ST. MAXENTIUS WORSHIP AT HOME – Remembrance Sunday 13th November


Well what a fantastic day we had last Sunday on the 150th birthday of our church building. Bishop Mark presided at our service with Rev Peter and Nicola Pearson made a beautiful cake with the mosaic picture of our saint on it and the wine flowed as well. Arthur put together an amazing exhibition of our history and our vicars all the way back to 1872. The bishop stayed for over an hour after the service chatting to everyone and is pictured sitting on the nave steps talking to the children.

Today is much more solemn and serious as we remember those who gave their lives for us during the wars. Our service today will be at 10am so that we can gather and lay wreaths at our memorial outside and observe the 11am silence with a short act of worship.

We will be having a Mission Community Carol Service at St. Paul’s Astley Bridge on Advent Sunday 27th November at 6.30pm. Our own Carol Service  will be during the Sunday morning service on Sunday 18th December.

Our reflection today is by Rev Peter and intercessions by Joyce Armstrong, thank you to them both.


We meet in the presence of the Lord

Who knows our needs, hears our cries, feels our pain and heals our wounds.


When the Lord comes, he will bring to light the things now hidden in darkness, he will disclose the purposes of the heart. Therefore in the light of Christ let us confess our sins.

Most merciful God, Father of our Lord Jesus Christ, we confess that we have sinned in thought, word and deed. We have not loved you with our whole heart. We have not loved our neighbour as ourselves. In your mercy forgive what we have been, help us to amend what we are, and direct what we shall be; that we may do justly, love mercy, and walk humbly with you, our God. Amen.


Glory to God in the highest and peace to his people on earth. Lord God, heavenly king, almighty God and Father. We worship you, we give you thanks, we praise you for your glory. Lord Jesus Christ only son of the Father Lord God Lamb of God, you take away the sins of the world: have mercy upon us; you are seated at the right hand of the Father: receive our prayer. For you alone are the Holy One , you alone are the Lord, you alone are the Most high, Jesus Christ, with the Holy Spirit, in the glory of God the Father. Amen.


Heavenly Father, whose blessed Son was revealed to destroy the works of the devil

and to make us the children of God and heirs of eternal life: grant that we, having this hope, may purify ourselves even as he is pure; that when he shall appear in power and great glory we may be made like him in his eternal and glorious kingdom; where he is alive and reigns with you, in the unity of the Holy Spirit, one God, now and for ever. Amen.


ISAIAH 65. 17-25

For I am about to create new heavens and a new earth; the former things shall not be remembered or come to mind. But be glad and rejoice for ever in what I am creating;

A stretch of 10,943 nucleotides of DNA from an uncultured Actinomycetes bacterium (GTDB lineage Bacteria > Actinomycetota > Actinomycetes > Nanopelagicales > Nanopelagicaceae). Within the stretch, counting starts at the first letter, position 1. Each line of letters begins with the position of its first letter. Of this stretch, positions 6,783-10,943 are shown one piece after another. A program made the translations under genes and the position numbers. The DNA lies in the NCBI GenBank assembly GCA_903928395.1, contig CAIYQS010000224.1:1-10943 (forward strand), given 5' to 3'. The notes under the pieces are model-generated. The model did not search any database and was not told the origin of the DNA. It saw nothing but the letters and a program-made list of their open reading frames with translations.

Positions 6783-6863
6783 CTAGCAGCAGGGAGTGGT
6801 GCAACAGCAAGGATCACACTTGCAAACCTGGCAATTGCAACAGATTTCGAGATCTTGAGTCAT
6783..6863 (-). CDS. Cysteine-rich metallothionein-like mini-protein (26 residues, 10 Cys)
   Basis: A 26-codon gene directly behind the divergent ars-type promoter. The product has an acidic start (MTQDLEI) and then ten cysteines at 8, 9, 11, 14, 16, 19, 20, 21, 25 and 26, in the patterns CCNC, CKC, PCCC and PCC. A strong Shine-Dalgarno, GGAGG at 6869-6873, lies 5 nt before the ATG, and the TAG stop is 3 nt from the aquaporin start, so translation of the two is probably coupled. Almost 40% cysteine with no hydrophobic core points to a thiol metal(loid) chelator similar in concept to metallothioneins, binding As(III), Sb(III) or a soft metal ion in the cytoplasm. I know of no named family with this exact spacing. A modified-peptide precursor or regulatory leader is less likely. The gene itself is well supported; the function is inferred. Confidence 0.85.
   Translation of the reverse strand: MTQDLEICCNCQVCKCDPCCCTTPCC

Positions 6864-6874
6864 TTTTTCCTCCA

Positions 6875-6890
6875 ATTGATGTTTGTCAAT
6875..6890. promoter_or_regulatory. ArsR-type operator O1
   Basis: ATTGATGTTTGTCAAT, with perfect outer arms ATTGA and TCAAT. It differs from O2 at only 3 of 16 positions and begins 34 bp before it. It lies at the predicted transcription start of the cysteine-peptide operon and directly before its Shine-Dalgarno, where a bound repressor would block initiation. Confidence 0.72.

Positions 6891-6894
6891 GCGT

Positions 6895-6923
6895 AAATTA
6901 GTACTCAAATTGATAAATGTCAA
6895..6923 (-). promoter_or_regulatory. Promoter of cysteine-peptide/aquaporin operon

for I am about to create Jerusalem as a joy, and its people as a delight. I will rejoice in Jerusalem and delight in my people; no more shall the sound of weeping be heard in it,
or the cry of distress. No more shall there be in it an infant that lives but a few days,
or an old person who does not live out a lifetime; for one who dies at a hundred years will be considered a youth, and one who falls short of a hundred will be considered accursed. They shall build houses and inhabit them; they shall plant vineyards and eat their fruit. They shall not build and another inhabit; they shall not plant and another eat;
for like the days of a tree shall the days of my people be, and my chosen shall long enjoy the work of their hands. They shall not labour in vain, or bear children for calamity; for they shall be offspring blessed by the Lord— and their descendants as well.
Before they call I will answer, while they are yet speaking I will hear. The wolf and the lamb shall feed together, the lion shall eat straw like the ox; but the serpent—its food shall be dust! They shall not hurt or destroy on all my holy mountain, says the Lord.

This is the word of the Lord. Thanks be to God.


Hear the Gospel of our Lord Jesus Christ according to Luke. Glory to you O Lord.

LUKE 21. 5-19

When some were speaking about the temple, how it was adorned with beautiful stones and gifts dedicated to God, he said, ‘As for these things that you see, the days will come when not one stone will be left upon another; all will be thrown down.’

They asked him, ‘Teacher, when will this be, and what will be the sign that this is about to take place?’ And he said, ‘Beware that you are not led astray; for many will come in my name and say, “I am he!” and, “The time is near!” Do not go after them.